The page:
New approaches to jury reform traveled the same way from research to judicial review and rule changes to operational issues. Courts throughout the country now routinely allow jurors to take notes and increasingly to ask questions of the witnesses during trial, postpone jury duty over the Internet, and, in some instances, privately discuss the evidence during trial as long as all jurors are together and no one makes up their mind about the case until it is in final deliberation.10 The ABA endorsed these directions and court managers are increasingly facilitating such changes.11
Court managers have been invited into the courtroom in more pervasive ways, too, to introduce new technology for evidence presentation, to maintain the court record electronically via video transcripts and digital recordings, and to speed the trial while increasing juror comprehension through sophisticated visual and computer displays. Some research suggests that e-courtrooms cause lawyers to be better prepared, permit jurors to more easily comprehend the evidence and competing theories of the case, and shorten the trial process by as much as 20 percent.12 All of these advances are deeply integrated with the traditional role and function of court managers to streamline, enhance and demystify justice.
Another issue that has moved to an operational concern is wrongful convictions (and its corollary wrongful acquittals) prompted by more sophisticated and reliable DNA science to aid the truth-finding process. A few years ago, before the perfection of DNA evidence and the exoneration of over 150 death row inmates in the United States with its use, there was little chance of even engaging others in a dialog about this issue. Since then the Conferences of Chief Justices and State Court Administrators issued policy recommendations on the subject,13 many law enforcement agencies have improved protocols for investigative processes, lawyers and judges continued to learn more about scientific evidence, and courts updated criminal trial procedures, especially regarding death penalty cases.
All of these advances and others such as immigration, elders and interpretation issues affect the management of trial courts and expand the role and function of court managers. NACM is challenged to better prepare the profession for the future.
NACM must be responsive and far-sighted with initiatives that are consistent with the purposes of courts and public service as well as the mission embraced by NACM when it was founded almost 25 years ago. It remains true today. Only the issues change.
Why Is This New Five-Year National Agenda Important?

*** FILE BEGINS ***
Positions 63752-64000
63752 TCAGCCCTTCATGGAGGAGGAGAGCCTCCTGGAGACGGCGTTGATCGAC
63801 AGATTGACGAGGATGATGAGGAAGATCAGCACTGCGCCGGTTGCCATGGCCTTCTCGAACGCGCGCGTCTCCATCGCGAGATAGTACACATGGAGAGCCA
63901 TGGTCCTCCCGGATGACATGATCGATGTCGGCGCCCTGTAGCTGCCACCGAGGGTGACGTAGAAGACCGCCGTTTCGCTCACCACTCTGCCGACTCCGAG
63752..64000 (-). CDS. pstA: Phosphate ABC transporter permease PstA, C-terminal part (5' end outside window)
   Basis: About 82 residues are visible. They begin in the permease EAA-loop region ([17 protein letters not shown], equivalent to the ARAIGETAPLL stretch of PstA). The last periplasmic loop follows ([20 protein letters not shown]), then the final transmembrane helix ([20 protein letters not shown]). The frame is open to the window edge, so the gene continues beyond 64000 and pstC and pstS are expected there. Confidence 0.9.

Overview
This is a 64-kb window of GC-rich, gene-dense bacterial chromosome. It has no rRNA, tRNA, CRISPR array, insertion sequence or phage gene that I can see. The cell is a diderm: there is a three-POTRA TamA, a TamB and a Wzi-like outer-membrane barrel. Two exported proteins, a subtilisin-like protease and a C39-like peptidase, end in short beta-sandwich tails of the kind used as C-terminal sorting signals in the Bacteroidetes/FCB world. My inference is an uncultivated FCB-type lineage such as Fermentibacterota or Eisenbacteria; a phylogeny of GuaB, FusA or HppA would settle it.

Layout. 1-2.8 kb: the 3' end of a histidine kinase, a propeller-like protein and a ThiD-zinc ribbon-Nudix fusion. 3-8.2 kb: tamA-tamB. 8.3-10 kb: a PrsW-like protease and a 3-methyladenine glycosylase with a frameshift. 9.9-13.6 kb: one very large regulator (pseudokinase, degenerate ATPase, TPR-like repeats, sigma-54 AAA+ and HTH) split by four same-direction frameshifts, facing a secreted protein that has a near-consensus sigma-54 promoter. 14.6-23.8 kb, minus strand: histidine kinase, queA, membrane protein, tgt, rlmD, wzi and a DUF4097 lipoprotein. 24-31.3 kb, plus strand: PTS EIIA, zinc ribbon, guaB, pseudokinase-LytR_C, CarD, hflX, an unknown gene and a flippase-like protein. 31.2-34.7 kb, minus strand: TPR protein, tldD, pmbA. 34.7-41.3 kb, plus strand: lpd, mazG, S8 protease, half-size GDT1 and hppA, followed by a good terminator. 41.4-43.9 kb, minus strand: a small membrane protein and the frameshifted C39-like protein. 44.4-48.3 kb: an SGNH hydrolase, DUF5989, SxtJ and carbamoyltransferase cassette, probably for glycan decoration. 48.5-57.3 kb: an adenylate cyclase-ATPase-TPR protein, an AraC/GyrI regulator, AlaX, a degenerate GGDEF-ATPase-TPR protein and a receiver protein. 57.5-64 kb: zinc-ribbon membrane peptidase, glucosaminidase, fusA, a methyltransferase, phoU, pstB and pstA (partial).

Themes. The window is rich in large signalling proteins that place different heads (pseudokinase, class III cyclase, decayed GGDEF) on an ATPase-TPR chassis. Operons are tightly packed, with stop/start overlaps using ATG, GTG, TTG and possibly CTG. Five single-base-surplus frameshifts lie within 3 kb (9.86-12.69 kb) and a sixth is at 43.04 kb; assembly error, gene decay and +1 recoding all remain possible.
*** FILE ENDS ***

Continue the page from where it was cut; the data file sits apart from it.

Response to NACM’s six priorities requires personal growth and competence, economic viability, leadership, inter-branch relationships, trial court access, efficiency, and community partnerships. The priorities are interwoven in ways that present countless educational possibilities, which can help ensure the relevance of court management. They touch all trial court jurisdictions and affect every leadership judge and court manager, whether they are the leadership judge, staff a specific program, are a judicial member of the court leadership team or are the chief executive officer. And, they are inclusive, permitting us to involve leadership judges, technical and administrative staff, legislative and executive branch officials, the bar, educators, researchers, academics, court improvement organizations, and the public.
The priorities also open the door to NACM encouragement of expanded research and policy-making. A key indicator of a maturing public benefit corporation such as NACM – is ability to stimulate new learning and promote strategies to advance knowledge and enhance judicial administration. NACM has great potential to explore innovative directions in court management and help practitioners address problems in fresh, productive ways. Likewise, we can be more influential as an organization in proposing policies and directions to the national community of courts and court leaders based on that research.
Lastly, this and the past five-year agenda are significant since they were generated through widespread discussion over many years with the leaders, members and friends of NACM. NACM’s leaders for the next five years, now formally embrace these priorities as guiding principles. Through a consistent, multi-year direction, NACM expects its Agenda to focus its activities and have lasting impacts.